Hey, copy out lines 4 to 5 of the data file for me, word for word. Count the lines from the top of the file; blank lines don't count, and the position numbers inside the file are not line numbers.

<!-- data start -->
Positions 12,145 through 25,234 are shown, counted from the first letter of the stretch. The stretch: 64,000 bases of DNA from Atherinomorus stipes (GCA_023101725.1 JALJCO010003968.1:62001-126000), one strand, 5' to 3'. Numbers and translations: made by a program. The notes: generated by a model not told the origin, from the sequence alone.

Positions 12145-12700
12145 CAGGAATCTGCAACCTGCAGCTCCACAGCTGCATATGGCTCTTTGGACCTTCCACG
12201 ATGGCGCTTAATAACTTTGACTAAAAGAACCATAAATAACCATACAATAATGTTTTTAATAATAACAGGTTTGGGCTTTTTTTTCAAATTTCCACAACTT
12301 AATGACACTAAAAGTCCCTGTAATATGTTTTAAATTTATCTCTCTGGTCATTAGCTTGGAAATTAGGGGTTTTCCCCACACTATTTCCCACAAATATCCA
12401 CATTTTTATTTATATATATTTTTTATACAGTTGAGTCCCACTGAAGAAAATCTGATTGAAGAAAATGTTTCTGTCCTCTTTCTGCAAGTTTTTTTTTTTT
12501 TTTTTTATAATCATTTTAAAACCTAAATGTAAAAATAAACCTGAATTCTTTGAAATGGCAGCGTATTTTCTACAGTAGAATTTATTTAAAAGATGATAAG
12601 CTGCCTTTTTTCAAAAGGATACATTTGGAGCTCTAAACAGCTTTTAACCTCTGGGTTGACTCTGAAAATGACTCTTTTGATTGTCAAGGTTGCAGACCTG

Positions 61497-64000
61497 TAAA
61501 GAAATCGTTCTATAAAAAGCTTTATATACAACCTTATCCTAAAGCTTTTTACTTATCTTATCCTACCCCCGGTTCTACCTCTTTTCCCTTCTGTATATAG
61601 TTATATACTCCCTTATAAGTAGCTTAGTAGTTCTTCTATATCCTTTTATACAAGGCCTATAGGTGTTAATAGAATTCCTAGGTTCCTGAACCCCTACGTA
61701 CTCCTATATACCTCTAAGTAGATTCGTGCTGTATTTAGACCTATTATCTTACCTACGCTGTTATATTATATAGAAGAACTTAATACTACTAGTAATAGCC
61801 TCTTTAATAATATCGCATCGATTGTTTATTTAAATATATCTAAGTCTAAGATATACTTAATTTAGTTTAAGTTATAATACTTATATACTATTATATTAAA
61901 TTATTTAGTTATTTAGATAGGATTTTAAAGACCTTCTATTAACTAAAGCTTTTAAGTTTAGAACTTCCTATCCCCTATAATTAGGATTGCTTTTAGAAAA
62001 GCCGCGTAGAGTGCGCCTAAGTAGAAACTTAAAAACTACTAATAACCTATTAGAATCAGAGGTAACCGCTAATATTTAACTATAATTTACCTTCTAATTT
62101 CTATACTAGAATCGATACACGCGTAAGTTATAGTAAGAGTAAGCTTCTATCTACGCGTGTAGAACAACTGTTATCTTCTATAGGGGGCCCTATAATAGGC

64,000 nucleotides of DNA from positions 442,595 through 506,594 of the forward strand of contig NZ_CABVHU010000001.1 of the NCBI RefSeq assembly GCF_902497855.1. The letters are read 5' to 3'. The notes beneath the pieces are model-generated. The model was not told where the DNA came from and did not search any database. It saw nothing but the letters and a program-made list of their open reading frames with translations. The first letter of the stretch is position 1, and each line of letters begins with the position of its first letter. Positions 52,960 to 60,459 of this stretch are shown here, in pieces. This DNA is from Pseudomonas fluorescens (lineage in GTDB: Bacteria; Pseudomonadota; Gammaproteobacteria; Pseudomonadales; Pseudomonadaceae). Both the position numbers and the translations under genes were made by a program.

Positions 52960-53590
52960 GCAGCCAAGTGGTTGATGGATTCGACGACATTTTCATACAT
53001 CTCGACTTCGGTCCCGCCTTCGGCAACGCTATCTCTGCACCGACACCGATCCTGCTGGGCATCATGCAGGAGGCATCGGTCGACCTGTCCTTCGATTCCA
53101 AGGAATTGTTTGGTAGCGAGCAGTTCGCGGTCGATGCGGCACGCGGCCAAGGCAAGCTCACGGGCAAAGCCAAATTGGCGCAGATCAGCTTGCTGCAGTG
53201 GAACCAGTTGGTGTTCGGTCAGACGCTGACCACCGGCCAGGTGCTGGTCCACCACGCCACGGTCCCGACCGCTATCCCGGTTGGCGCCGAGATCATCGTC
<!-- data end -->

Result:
12201 ATGGCGCTTAATAACTTTGACTAAAAGAACCATAAATAACCATACAATAATGTTTTTAATAATAACAGGTTTGGGCTTTTTTTTCAAATTTCCACAACTT
12301 AATGACACTAAAAGTCCCTGTAATATGTTTTAAATTTATCTCTCTGGTCATTAGCTTGGAAATTAGGGGTTTTCCCCACACTATTTCCCACAAATATCCA